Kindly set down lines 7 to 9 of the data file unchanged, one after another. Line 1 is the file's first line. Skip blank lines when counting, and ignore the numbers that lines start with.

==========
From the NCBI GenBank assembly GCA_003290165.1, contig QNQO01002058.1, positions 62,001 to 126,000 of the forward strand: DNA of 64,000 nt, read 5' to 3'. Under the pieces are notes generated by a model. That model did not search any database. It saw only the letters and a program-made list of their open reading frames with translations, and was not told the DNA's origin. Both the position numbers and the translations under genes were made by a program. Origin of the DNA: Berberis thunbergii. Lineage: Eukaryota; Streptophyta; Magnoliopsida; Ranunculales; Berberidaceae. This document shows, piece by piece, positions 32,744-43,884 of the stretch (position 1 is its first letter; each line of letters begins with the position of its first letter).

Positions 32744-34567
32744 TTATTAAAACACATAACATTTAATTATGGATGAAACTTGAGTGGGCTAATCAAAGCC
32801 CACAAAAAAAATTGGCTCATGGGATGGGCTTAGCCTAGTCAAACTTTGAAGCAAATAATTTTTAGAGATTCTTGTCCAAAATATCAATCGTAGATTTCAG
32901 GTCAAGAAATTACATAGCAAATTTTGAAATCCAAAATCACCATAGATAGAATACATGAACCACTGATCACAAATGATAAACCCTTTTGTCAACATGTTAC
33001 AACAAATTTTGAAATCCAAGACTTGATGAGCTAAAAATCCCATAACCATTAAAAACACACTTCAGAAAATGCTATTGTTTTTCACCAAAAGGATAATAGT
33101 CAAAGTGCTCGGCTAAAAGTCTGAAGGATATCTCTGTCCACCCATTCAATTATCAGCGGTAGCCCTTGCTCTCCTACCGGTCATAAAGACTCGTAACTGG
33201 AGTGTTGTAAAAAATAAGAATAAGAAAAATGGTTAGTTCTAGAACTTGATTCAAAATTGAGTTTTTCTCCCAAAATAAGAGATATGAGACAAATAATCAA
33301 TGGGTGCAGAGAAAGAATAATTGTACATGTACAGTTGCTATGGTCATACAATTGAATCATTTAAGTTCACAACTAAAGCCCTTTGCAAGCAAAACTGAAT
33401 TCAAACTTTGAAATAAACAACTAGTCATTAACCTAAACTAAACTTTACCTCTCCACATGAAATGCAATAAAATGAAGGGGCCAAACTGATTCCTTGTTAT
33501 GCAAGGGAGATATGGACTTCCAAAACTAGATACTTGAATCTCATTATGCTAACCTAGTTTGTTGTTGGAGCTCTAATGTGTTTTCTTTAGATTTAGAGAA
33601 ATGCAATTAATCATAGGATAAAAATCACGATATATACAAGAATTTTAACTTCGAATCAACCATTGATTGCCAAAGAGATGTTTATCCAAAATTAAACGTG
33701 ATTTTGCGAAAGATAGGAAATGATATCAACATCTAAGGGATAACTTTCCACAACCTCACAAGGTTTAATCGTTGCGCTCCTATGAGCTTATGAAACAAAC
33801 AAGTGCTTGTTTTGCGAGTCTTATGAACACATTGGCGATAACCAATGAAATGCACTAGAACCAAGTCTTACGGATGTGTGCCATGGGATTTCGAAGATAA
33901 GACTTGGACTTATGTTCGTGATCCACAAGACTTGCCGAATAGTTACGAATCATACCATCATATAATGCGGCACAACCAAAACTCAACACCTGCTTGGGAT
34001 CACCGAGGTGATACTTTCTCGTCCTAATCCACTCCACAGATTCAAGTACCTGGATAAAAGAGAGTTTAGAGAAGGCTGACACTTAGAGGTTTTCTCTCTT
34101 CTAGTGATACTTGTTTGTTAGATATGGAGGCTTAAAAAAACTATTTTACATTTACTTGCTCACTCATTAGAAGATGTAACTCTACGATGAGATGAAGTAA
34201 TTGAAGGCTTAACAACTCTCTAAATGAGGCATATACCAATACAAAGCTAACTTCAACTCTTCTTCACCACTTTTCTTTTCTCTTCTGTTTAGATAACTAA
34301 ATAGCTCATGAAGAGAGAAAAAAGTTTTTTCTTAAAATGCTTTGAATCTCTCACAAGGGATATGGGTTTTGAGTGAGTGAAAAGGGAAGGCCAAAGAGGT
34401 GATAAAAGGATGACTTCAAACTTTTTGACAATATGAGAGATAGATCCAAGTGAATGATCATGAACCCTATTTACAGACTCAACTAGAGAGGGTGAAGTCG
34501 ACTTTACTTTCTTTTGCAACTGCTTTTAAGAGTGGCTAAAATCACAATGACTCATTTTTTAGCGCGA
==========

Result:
33101 CAAAGTGCTCGGCTAAAAGTCTGAAGGATATCTCTGTCCACCCATTCAATTATCAGCGGTAGCCCTTGCTCTCCTACCGGTCATAAAGACTCGTAACTGG
33201 AGTGTTGTAAAAAATAAGAATAAGAAAAATGGTTAGTTCTAGAACTTGATTCAAAATTGAGTTTTTCTCCCAAAATAAGAGATATGAGACAAATAATCAA
33301 TGGGTGCAGAGAAAGAATAATTGTACATGTACAGTTGCTATGGTCATACAATTGAATCATTTAAGTTCACAACTAAAGCCCTTTGCAAGCAAAACTGAAT